Psychologists tell us that simply commanding people to be good rarely works. They must decide for themselves if they want to, if it is worth it. We may mete out consequences to express approval or disapproval, or sometimes prophylactically, to protect society from dangerous people, but the issue of whether we can effect or change fundamental human behavior is debatable.
In fact, the old distinction between nature and nurture is still a pretty good one. We choose to abide by different laws — civil laws, religious laws, personal moralities — for and due to a variety of causes and effects. They all play a part. We are predetermined and we are free. In the end, as individuals, we must make decisions, even if there are laws that constrict us, and some of those decisions are predictable, some not.
In the meantime, what are we supposed to do? We punish criminals in the hope that they might change, we punish those who have broken our laws. But is this fair? Why did we even think punishment would get them to change?
Scolding is rarely effective, but presenting alternative models and moralities can at least offers standards for personal behavior in daily routines and extraordinary circumstances.
Those standards differ across culture and historical time, though some remain as applicable now as in the past. But, whether and how we choose to keep them is up to us. If one cares about being Jewish, the Torah provides a list of what comprises a Jewish way of life and a Jewish way of being good. It is one of several options and paradigms. Freedom of choice, if you like, is the freedom to decide which program we choose to be influenced by.
But this is one reason that I strongly support the separation of religion and state. I do believe religion should be part of the moral debate. But when religions gain power, they tend to exclude and suppress other ideologies. Actually, that’s what the nonreligious extremes of fascism and Marxism tries to do, as well — and is happening on campuses all the time now. “I am right, and you are wrong.”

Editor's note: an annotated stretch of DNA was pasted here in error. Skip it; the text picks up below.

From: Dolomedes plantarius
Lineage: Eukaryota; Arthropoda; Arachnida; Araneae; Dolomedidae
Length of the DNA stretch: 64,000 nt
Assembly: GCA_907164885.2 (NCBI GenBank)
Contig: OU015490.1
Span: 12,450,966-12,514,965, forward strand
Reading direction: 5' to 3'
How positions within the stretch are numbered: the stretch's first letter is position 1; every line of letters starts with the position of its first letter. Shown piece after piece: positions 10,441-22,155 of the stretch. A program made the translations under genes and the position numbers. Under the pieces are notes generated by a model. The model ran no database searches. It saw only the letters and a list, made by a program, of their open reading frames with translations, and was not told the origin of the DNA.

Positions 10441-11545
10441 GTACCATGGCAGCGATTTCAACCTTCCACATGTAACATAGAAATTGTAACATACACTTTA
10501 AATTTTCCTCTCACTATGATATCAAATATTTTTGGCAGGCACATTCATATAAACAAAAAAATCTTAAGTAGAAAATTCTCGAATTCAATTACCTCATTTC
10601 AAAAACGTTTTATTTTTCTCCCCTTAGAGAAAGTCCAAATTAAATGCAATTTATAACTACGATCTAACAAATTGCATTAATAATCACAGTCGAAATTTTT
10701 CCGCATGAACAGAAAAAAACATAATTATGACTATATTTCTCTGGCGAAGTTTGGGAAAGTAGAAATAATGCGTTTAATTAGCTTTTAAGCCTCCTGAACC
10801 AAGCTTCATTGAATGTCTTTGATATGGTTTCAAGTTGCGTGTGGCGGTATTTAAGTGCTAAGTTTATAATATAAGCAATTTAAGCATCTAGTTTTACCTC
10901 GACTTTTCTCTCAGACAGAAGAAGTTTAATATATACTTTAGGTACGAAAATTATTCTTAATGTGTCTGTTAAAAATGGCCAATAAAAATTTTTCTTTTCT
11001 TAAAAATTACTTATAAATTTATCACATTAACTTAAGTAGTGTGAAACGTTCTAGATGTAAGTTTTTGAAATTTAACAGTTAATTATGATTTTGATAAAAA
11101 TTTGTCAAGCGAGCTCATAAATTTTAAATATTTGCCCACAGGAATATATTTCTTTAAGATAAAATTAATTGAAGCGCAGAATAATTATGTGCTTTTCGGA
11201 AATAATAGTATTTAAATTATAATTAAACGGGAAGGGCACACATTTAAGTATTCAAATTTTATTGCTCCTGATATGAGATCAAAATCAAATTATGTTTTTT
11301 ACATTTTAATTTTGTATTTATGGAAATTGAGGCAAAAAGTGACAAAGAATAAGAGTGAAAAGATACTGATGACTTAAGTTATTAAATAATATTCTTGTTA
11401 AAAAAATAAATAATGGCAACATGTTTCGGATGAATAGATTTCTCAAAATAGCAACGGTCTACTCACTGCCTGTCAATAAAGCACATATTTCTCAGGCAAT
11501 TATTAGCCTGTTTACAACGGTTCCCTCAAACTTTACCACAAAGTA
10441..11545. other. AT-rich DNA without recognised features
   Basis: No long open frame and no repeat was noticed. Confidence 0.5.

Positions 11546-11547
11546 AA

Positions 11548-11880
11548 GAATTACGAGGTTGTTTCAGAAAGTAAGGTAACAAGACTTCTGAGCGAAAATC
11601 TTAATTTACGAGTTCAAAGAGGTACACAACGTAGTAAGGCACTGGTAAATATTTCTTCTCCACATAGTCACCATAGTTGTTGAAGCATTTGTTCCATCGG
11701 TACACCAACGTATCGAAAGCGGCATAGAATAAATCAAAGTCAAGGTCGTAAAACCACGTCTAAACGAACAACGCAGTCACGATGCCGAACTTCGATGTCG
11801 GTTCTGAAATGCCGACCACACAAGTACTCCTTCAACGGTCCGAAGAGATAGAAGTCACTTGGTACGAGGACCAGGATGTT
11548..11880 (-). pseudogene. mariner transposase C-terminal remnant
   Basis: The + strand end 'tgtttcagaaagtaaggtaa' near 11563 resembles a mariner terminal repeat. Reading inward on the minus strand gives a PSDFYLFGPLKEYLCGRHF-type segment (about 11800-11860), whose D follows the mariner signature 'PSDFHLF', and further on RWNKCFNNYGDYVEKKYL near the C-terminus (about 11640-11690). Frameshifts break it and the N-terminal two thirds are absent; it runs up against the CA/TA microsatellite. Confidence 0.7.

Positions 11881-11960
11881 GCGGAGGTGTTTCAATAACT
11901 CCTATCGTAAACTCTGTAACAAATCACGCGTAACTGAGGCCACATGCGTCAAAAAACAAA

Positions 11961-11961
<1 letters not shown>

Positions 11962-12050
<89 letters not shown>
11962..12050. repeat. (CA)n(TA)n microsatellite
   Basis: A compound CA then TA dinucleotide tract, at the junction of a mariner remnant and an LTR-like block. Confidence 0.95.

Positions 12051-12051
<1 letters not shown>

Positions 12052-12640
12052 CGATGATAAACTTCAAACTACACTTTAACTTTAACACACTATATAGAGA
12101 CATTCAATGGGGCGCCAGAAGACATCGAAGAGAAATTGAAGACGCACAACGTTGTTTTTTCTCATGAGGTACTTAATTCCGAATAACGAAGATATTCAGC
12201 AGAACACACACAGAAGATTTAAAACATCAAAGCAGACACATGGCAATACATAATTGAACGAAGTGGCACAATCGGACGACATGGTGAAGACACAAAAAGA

Judaism claims that we are born neutral, with a good inclination and a bad one. We decide which one we give preference to. We are influenced by our own actions — good ones reinforce the good in our nature, and bad ones reinforce the bad. We know also that we are preset, in some ways, by genes and societies. But we still show every sign of being able to make some choices. We can and do change religions, countries and communities, friends and partners.
I know how I should have behaved in the past and recognize when I make mistakes now, too. Sometimes I do what I should, and sometimes I do not. That is the struggle of life. Augustine is said to have prayed, “Please God, make me good…but not just yet.” I always prayed to God to make me good. I just didn’t always try hard enough.
As R. Moshe Chaim Luzzatto said hundreds of years ago in his introduction to The Path of the Righteous, we know what we ought to do, but we need to be constantly reminded. The function of education (as opposed to indoctrination) is to inform, to present possibilities, to reiterate, and to encourage people to think and to decide for themselves. To teach rather than preach. That is the only defense against hucksters and fanatics.